North Korea began its nuclear activities in 1956. Regional security concerns in the early 1960s led it to increase its efforts to acquire the technology to produce nuclear weapons. A 5 megawatts-electrical experimental reactor, the Yongbyon-1, reportedly went critical on 14 August 1985 and became operational in January 1986. Yongbyon-1 is a gas-cooled (using carbon dioxide gas) and graphite-moderated reactor, fuelled with natural uranium (relatively abundant in North Korea).
The reactor is designed to hold a total of about 8,000 fuel rods, containing about 50 tonnes of uranium, in its core. This type of reactor produces plutonium of the type preferred for the fabrication of nuclear weapons (weapon-grade plutonium) very effectively. It is similar to the Magnox reactors, developed in the 1950s and used by the British, for example, for the production of plutonium for Britain’s first nuclear weapons.
Yongbyon-1 is able to produce up to about 6 or 7 kilograms of weapon-grade plutonium per year of full operation. It was shut down in July 2007 as agreed at the Six Party talks and the reactor’s cooling tower was destroyed a year later. In return, the US agreed to begin the process of removing North Korea from the list if terrorist sponsoring states and it was agreed that the US and North Korea will begin bilateral talks to resolve outstanding issues and move towards full diplomatic relations. The agreement has yet to be fully implemented.
In September 2008, however, North Korea announced that the reactor would be restarted because of American ‘hostility’. Some suspect that North Korea has clandestine, underground, nuclear-weapons facilities. Many believe that North Korea will not give up its nuclear weapons in the foreseeable future.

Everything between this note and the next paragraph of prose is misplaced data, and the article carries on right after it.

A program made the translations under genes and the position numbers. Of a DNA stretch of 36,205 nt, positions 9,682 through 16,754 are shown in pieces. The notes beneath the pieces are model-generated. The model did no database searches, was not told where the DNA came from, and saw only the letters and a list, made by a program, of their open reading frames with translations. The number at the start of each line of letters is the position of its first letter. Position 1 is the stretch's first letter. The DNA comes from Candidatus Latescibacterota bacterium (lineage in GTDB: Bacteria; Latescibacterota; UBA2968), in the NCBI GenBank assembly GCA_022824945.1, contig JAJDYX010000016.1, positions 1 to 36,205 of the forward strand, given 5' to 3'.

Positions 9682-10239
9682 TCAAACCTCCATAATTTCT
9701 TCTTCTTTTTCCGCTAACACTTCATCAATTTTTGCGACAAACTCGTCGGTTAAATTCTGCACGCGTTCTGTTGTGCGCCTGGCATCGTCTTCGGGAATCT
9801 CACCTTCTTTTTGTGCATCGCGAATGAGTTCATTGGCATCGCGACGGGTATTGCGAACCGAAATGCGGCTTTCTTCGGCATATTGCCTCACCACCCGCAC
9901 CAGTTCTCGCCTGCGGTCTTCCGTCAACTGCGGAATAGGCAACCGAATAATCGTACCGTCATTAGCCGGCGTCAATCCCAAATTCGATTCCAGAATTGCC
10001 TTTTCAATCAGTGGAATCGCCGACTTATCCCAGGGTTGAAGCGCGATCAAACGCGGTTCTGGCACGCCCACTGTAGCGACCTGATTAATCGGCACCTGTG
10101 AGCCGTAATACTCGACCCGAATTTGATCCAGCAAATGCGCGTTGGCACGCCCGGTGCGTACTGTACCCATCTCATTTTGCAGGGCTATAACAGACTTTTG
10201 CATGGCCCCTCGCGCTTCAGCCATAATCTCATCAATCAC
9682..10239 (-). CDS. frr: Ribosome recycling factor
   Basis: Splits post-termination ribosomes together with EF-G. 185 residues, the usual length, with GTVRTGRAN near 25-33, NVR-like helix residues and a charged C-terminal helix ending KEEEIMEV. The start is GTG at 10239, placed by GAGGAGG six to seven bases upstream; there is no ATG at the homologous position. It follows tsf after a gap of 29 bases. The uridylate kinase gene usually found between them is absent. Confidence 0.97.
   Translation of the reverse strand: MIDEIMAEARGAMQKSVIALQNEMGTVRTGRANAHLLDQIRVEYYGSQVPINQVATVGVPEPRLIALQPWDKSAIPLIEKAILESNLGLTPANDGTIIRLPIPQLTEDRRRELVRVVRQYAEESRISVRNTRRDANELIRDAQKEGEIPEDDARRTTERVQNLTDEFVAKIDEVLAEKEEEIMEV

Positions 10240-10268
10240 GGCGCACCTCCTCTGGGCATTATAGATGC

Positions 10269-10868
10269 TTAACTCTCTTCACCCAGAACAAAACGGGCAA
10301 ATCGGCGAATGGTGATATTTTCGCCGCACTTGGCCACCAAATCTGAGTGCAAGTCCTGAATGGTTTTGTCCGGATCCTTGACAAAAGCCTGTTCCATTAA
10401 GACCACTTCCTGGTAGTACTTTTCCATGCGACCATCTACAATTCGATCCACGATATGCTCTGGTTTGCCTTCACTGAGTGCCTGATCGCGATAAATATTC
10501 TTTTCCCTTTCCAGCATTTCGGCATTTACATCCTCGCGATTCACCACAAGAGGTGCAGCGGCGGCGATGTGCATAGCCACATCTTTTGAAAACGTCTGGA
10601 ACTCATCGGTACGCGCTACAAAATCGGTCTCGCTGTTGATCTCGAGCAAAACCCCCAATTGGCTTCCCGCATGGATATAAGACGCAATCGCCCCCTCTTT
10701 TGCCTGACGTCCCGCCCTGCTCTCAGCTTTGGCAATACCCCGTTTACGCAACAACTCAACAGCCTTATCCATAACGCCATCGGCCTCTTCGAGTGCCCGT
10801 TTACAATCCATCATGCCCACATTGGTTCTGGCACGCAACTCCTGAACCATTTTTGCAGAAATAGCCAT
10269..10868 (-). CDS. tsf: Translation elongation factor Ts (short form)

The existence of a reprocessing plant at Yongbyon to separate plutonium from the fuel elements removed from the Yongbyon-1 reactor was reported in 1989. It is thought that work began on the reprocessing plant, or ‘Radiochemistry Laboratory’ as it is known, in 1986 and was completed in the mid-1990s.
According to David Albright and Paul Brannan, North Korea had a total stock of plutonium of 46-64 kilograms, of which 28-50 kilograms was separated from spent reactor fuel elements and usable in nuclear weapons (5).
Pyongyang’s defiant launch of a Taepodong-2 missile on 5 April cast a cloud over Obama’s speech in Prague in which he announced a package of measures aimed at stopping the spread of nuclear weapons to countries that do not now have them and having the production of fissile materials for nuclear weapons prohibited.
Obama also pledged to negotiate bilateral cuts in nuclear arsenals with Russia and multilateral cuts with all the other nuclear-weapon powers. He also pledged to encourage the US Senate to ratify the Comprehensive Test Ban Treaty, banning all nuclear-weapon testing.
His stated intention of direct diplomacy and engagement with the North Koreans may lead to the fulfillment of the 2007 agreement at the Six Party talks. A sufficiently attractive economic offer may persuade North Korea to give up its nuclear-weapons. This would be a major fillip for Obama’s nuclear non-proliferation policy.
On 14 April 2009, North Korea threatened to withdraw from the Six-Party Talks in response to the UN rebuke on North Korea’s missile launch and start making weapons-grade plutonium again (6). Whether or not, the other parties to the talks, particularly China, can persuade North Korea to change its mind remains to be seen.
1. Justin McCurry and Ed Pilkington, Missile launch revives fears on US west coast, The Guardian, 6 April 2009, p.7.
2. The six nations are: the USA, China, Russia, Japan, South Korea and North Korea.
3. Blaine Harden, North Korean Missile Test a Growing Possibility, Washington Post Foreign Service,
March 27, 2009; Page A01.
4. Stockholm International Peace Research Institute (SIPRI), Armaments, Disarmament and International Security, SIPRI Yearbook 2008, Oxford University Press, 2008, p.397.
5. Albright, D and Brannan, P. The North Korean plutonium stock, February 2007, Institute for Science and International Security (ISIS), 20 February 2007.
6. John M. Glionna and Ju-min Park, North Korea threatens to exit nuclear weapons talks, The Los Angeles Times, 14 April 2009